Becket Fund for Religious Liberty
|Headquarters||3000 K St NW Suite 220 Washington, DC 20007|
The Becket Fund for Religious Liberty is a non-profit organization based in Washington, D.C. that describes itself as "a non-profit, public interest law firm defending the freedom of religion of people of all faiths." The Becket Fund operates in three arenas: in the courts of law (litigation), in the court of public opinion (media), and in the academy (scholarship).
The Becket Fund's stated mission is to "protect the free expression of all religious traditions." Clients have included Buddhists, Christians, Hindus, Jews, Muslims, Sikhs, and Zoroastrians. The organization maintains that "freedom of religion is a basic human right that no government may lawfully deny; it is not a gift of the state, but instead is rooted in the inherent dignity of the human person. Religious expression (of all traditions) is a natural part of life in a free society, and religious arguments (on all sides of a question) are a normal and healthy element of public debate. Religious people and institutions are entitled to participate in public life on an equal basis with everyone else, and should not be excluded for professing their faith."
The Becket Fund has represented groups and persons from many different religious traditions in litigation, pre-litigation, and appeals, including Buddhists, Christians, Hindus, Jews, Muslims, Native Americans, Santeros, Sikhs, and Zoroastrians.
Notable clients include the nation's oldest Hindu temple, the Hindu Temple Society of North America, in Flushing, New York City, Prison Fellowship International, Muslim students in Richardson, Texas, seeking to pray the dhuhr prayer on the campus of Lloyd V. Berkner High School, and a Zen Buddhist silent meditation center in New York state that neighbors claimed would make too much noise.
The Becket Fund was counsel for the Petitioner church in Hosanna-Tabor Evangelical Lutheran Church and School v. EEOC. As a result of the case, the United States Supreme Court recognized for the first time the ministerial exception doctrine. They also served as the counsel to Hobby Lobby in its case to be exempt from covering drugs it viewed to be abortifacients. Among cases they have currently slated to be heard by the Supreme Court is one in which they represent a Muslim prison inmate seeking the right to grow a beard.
The Becket Fund represented Sacramento-area public school students who sought to continue reciting the current form of the Pledge of Allegiance (including the words "under God") in Newdow v. Carey, the second case brought by Michael Newdow seeking to remove the words "under God" from the Pledge of Allegiance. The Becket Fund also represented intervenors in the challenge to the Pledge of Allegiance in Hanover, New Hampshire public schools. Both cases were resolved in favor of the current Pledge language.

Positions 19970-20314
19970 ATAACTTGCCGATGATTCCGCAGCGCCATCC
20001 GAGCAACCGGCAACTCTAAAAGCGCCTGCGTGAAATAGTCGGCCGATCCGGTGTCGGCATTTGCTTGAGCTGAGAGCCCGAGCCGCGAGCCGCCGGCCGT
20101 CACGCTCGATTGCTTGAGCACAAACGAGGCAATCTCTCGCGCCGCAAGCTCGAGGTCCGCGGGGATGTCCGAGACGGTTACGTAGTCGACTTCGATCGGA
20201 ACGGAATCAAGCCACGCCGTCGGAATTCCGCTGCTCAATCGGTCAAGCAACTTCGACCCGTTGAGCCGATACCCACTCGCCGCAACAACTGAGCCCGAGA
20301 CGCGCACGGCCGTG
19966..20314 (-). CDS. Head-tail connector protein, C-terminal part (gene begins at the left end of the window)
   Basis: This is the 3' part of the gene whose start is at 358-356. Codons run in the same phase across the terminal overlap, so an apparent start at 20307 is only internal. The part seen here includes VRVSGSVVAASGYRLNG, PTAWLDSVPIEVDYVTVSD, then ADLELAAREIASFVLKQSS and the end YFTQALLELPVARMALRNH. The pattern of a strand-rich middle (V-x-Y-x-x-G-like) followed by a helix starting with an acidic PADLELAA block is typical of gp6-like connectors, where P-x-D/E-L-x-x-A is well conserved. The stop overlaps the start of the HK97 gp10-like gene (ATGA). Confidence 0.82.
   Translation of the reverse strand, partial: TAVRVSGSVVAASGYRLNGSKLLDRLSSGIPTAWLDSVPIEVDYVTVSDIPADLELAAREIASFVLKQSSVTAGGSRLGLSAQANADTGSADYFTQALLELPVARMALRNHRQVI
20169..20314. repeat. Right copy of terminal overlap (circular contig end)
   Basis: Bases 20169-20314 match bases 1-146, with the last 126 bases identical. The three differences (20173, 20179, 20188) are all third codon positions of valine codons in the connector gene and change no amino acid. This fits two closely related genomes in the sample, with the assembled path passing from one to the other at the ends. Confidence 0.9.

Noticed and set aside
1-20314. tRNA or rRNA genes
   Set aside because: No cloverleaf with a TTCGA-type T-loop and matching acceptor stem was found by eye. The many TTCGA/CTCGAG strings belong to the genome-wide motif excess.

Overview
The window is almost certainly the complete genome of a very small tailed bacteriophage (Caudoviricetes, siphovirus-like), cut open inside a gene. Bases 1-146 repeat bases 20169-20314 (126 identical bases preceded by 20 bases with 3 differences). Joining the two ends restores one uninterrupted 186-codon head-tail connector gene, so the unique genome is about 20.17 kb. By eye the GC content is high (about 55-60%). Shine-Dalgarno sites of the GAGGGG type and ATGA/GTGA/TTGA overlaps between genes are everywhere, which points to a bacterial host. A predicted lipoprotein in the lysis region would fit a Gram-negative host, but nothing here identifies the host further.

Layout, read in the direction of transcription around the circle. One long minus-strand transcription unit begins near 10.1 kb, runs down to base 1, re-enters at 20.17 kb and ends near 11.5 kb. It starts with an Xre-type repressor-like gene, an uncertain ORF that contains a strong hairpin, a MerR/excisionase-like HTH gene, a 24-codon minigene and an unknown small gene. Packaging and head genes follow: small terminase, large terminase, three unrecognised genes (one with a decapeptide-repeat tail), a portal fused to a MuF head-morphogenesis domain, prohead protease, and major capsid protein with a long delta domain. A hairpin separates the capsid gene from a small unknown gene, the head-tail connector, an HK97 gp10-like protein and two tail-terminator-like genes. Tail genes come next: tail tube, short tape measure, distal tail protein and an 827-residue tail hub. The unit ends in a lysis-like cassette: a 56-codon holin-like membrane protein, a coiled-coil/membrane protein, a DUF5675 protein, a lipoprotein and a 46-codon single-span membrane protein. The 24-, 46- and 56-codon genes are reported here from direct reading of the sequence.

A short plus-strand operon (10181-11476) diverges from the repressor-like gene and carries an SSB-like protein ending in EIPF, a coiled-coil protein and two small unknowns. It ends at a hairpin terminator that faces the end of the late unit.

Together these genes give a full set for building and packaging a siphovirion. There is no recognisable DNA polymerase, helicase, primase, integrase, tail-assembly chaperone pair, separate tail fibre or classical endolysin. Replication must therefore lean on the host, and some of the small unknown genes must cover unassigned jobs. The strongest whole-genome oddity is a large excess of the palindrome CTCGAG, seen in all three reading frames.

The Becket Fund has also litigated on behalf of prisoners who seek to continue following their beliefs in prison. The Becket Fund has sought to ensure that observant Jewish prisoners are provided with kosher food in every prison in the United States. Currently pending is the case of Moussazadeh v. Texas Department of Criminal Justice, which seeks kosher food for the Becket Fund's client Max Moussazadeh. The Becket Fund is also representing a prisoner seeking kosher dietary accommodations from the Florida Department of Corrections.
Another significant area of litigation for the Becket Fund has been religious land use. The Becket Fund brought the first case under the Religious Land Use and Institutionalized Persons Act (RLUIPA), and has been involved with RLUIPA litigation throughout the United States.
The Becket Fund has also represented a number of amici curiae at the United States Supreme Court in appeals related to religious liberty, including various civil and religious liberties organizations, such as the American Jewish Congress, the Hindu American Foundation, the General Conference of Seventh-day Adventists, United Sikhs, the Unitarian Universalist Association, the American Civil Liberties Union and People for the American Way.